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And second, He rules over those who willingly subject themselves to Him [the inner Kingdom]. But He is also my Master whenever I, as a grateful servant, fulfil His will by working to keep the commandments. Divine Providence uses the whole of nature, rational and irrational, to attain Its ends. So the kingdom of this world can be said to embrace the whole of nature. The State is that part of the outer kingdom that is organized by human beings and has the highest degree of organization. The Church is the inner kingdom on earth. Although having a visible presence and organization on earth, its essence is not of this world, being the Kingdom of Grace.

The inner Kingdom of the Church ministers to the inner needs of man, his salvation for eternity. The outer kingdom of the State ministers to his external needs - food and shelter and security from external enemies. In the first case the kingdom of Christ is without end and all three Persons of the All-Holy Trinity participate in Providence. In the second it will end with the leading of all the true believers to salvation, when Jesus Christ hands over the Kingdom to God and the Father, when He will annul every authority and force, that God may be all in all I Corinthians He remains the Highest Teacher Matthew It is a special sphere in which the relationship of man with God is developed Matthew He rules in this world, takes providential care for it and administers everything according to His will.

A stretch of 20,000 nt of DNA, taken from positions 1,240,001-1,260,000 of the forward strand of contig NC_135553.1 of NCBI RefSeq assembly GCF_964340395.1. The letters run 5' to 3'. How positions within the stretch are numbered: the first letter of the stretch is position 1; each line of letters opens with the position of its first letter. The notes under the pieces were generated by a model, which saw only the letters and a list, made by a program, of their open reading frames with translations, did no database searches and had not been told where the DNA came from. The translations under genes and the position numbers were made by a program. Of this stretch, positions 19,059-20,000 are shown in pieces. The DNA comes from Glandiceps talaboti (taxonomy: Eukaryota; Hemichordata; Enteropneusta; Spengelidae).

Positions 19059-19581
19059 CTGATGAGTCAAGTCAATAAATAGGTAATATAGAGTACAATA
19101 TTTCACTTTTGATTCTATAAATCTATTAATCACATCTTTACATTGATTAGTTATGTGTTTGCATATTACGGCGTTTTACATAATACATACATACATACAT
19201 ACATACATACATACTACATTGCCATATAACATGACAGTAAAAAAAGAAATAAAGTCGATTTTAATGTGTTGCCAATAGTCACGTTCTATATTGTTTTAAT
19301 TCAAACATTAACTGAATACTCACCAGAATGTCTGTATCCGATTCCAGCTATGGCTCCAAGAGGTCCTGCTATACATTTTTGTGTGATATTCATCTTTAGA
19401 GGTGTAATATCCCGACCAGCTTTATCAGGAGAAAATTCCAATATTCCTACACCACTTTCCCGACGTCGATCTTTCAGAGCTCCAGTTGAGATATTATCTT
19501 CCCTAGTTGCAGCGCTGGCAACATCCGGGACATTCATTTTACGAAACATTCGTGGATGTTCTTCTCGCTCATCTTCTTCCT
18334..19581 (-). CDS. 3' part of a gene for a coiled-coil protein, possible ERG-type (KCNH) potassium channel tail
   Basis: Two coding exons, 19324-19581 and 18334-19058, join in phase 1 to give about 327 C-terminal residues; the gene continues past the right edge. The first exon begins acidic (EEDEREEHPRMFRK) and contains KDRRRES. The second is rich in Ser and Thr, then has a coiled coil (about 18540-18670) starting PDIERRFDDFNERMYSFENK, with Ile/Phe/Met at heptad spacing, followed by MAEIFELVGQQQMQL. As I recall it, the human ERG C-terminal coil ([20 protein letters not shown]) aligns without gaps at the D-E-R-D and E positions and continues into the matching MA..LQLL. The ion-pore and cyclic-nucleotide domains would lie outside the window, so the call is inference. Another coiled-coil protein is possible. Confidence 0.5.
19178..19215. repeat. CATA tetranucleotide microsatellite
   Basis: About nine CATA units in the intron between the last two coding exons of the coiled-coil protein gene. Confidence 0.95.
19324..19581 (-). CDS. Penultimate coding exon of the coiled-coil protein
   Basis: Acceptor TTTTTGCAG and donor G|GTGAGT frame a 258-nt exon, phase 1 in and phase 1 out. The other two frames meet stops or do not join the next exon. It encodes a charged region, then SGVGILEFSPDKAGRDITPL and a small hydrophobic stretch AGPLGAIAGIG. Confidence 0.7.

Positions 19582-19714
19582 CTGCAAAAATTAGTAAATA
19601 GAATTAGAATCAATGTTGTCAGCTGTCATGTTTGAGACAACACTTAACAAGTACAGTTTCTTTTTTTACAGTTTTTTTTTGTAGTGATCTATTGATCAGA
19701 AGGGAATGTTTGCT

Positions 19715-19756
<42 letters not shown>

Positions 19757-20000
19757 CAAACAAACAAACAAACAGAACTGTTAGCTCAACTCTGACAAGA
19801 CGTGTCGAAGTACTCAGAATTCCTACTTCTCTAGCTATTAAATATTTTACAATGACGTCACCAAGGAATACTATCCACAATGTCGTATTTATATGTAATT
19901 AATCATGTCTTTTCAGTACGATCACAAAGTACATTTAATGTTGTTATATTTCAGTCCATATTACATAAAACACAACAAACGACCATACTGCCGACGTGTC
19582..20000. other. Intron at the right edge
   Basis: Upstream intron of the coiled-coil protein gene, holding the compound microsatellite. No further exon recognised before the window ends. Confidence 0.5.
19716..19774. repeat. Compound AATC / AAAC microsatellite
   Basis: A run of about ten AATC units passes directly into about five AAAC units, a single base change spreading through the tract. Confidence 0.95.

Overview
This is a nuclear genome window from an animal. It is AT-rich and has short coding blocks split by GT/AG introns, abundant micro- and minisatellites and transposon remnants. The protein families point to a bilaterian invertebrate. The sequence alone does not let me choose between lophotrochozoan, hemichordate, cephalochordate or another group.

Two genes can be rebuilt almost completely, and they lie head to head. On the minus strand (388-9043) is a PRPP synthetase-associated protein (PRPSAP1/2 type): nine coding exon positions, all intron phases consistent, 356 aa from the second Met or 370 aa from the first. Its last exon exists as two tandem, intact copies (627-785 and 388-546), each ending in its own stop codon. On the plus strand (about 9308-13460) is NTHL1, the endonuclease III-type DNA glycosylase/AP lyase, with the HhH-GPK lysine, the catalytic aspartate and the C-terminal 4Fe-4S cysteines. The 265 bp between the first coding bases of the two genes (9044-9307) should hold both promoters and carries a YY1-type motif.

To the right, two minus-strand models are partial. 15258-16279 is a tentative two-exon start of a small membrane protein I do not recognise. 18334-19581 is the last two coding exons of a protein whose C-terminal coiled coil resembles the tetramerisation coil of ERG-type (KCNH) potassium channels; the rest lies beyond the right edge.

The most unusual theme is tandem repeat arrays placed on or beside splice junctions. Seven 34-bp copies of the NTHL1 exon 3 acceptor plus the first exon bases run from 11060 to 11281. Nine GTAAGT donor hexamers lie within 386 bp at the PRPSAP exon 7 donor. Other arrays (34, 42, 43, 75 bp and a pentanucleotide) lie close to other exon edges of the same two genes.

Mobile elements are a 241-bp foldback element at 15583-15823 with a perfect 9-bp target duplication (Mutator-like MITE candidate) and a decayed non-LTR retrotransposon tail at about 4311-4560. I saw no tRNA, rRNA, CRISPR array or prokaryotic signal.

The Lord speaks of His enduring Kingdom, independent of time and of decay, unrighteousness, illusion and death. Is not gold as paper? The Lord, then, does not say to Pilate that He is not a king, but, on the contrary, says that He is a higher king than all kings, and His Kingdom is greater and stronger and more enduring than all earthly kingdoms.

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In order to move beyond the limitations of each we will do well to retrieve the strengths of both. As we do so, the contours may emerge of a deep paradigm upon which our two dominant fragments rest. Strengths : First, Anabaptist-Mennonite two-kingdom theology at its best has differed from the dualism within much Christian theology in a crucial way: it is not content with a cosmological construct alone but instead presses for a difference in visible social reality.

So two-kingdom theology has insisted rightly on a distinct community, on a living expression of the social reality of the Gospel. This is the essential insight of any Anabaptist social view and any authentically Mennonite church life.

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Third, two-kingdom theology has helped Christians engaging in social action keep means and ends in order. If we believe God to be working diffusely in the world we are tempted to use power vested in the present system for Kingdom ends. Two-kingdom theology has reminded Christians that to follow Jesus they must operate by a logic different from the power calculations of human politics, economics, and systems of status.

Limitations : As already noted, two-kingdom theology has been the idea system that initially helped the Anabaptist church make sense of persecution and that later justified rural Mennonite sociology. But in many parts of the world persecution is rare or at most subtle, while in Europe and North America, rural Mennonitism is in retreat. An ideological superstructure rarely survives long or offers meaning without a sociological substructure.

Second, two-kingdom theology can be in tension with its own gospel of shalom. After all, shalom is all-inclusive and beckons Christians to a universal hope for a redeemed, re-integrated creation.